WORLDWIDE DAY OF PROTEST
17 JANUARY 2006
SIKHS TO CALL FOR THE ABOLITION OF THE DEATH PENALTY AND THE RELEASE OF ALL POLITICAL PRISONERS IN INDIA
A Worldwide Day of Protest is being organised for 17 January 2006. Sikhs in cities around the world from London, to Paris, to Toronto and to New York are aiming on 17 January to show their opposition to the death penalty and call for the release of all Sikh political prisoners held in jails in India.
Candles will be lit in prominent places in cities throughout the world, including in India itself. Sikhs in more than 100 cities are expected to take part in the protest and will be joined by prominent non-Sikhs, such as politicians, human rights and trade union activists.
In the UK the candle light protests will be taking place simultaneously in around twenty towns and cities and are being organised by the Sikh Federation (UK), Khalsa Human Rights, Sikh Secretariat, Young Sikhs (UK), Sikh student groups, Gurdwaras and the Sadh Sangat. The protests are being supported by Amnesty International and other members of the World Coalition Against the Death Penalty.
The protest in London will be taking place outside the Houses of Parliament in Westminster between 5-7pm. MPs, Lords and members of the public will join Sikhs to light candles celebrating life, freedom and opposition to the death penalty.
The worldwide protests are taking place on 17 January to coincide with the 11th anniversary of one of the most controversial and highest profile death penalty cases in recent Indian history. 11 years earlier on 17 January 1995 Professor Davinderpal Singh Bhullar, a Sikh political activist, was illegally deported from Germany. Davinderpal Singh was handed over to the Indian authorities on the basis that he had nothing to fear on his return to India.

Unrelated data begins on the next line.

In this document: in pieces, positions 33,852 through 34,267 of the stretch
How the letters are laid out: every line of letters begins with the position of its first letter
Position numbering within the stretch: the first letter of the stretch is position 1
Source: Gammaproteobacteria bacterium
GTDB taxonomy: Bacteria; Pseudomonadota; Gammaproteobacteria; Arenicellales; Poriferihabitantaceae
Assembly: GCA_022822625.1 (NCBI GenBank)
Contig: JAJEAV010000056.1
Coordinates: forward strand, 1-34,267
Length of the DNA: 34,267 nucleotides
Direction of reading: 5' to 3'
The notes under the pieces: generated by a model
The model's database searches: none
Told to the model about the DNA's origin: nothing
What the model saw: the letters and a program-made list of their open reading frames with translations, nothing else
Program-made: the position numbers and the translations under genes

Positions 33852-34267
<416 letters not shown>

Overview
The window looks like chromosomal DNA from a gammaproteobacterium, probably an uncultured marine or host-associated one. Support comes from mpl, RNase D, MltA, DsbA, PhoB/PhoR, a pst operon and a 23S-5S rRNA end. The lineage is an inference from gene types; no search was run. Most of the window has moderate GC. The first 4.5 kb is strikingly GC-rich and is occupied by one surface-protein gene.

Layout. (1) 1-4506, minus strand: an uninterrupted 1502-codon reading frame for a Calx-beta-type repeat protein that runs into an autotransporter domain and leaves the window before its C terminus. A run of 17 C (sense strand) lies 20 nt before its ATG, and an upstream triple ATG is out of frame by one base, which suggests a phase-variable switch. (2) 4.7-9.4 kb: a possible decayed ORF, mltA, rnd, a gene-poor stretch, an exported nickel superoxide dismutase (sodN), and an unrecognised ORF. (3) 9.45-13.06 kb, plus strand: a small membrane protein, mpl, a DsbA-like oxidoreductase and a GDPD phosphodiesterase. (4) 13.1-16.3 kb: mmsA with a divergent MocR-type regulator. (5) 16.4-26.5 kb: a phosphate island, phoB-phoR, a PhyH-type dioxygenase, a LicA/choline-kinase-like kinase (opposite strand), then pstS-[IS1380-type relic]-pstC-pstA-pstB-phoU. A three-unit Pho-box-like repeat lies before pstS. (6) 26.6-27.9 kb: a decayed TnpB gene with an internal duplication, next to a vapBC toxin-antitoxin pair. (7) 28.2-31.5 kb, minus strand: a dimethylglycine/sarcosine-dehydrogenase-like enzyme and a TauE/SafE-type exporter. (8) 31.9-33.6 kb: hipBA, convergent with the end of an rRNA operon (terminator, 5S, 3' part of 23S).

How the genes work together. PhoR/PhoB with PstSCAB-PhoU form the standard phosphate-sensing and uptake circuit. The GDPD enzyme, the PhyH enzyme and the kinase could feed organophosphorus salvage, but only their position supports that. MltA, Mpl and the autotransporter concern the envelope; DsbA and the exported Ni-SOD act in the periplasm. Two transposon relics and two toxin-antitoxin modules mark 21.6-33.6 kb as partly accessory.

For 11 years Davinderpal Singh has been forced to live with the mistake by the German authorities. He was arrested and put in prison as soon as he landed in Delhi, tortured to obtain a false confession, charged and sentenced to death by hanging for a crime he did not commit.
When Germany deported Davinderpal Singh to a death-penalty prone country it violated the European Convention on Human Rights. After his deportation, the court of appeal in Frankfurt allowed his appeal and said that he should not have been deported as he would face torture, harassment and death in India and were he to re-enter Germany he would be given asylum.
The verdict of the court of appeal in Germany came too late for Davinderpal Singh. However, it has left Germany and the EU with a moral obligation to ensure the threat of the death penalty by India is removed and Davinderpal Singh and other political prisoners that are unnecessarily being held, either without trial or under false charges and without evidence, are released immediately.
Protests in different towns and cities are in the process of being organised. Our aim is to organise candle light vigils in at least 20 towns/cities. We are already aware of vigils being organised in prominent locations in Birmingham, Bradford, Bristol, Coventry, Derby, Gravesend, Huddersfield, Leeds, Leicester, Manchester, Nottingham, Slough, Southampton, Walsall and Wolverhampton.
We are also hopeful that Sikhs in the UK will also organise candle light vigils in other locations such as Cardiff, Edinburgh, Glasgow, Liverpool and Newcastle. There is no reason why the candle light vigils should not extend further to other towns and cities, especially where there are Gurdwaras or Sikh students at University.
National Press Secretary
SIKH FEDERATION (UK)
The first and only Sikh political party in the UK
Tanglewood House, Pine Walk, Chilworth, SO16 7HQ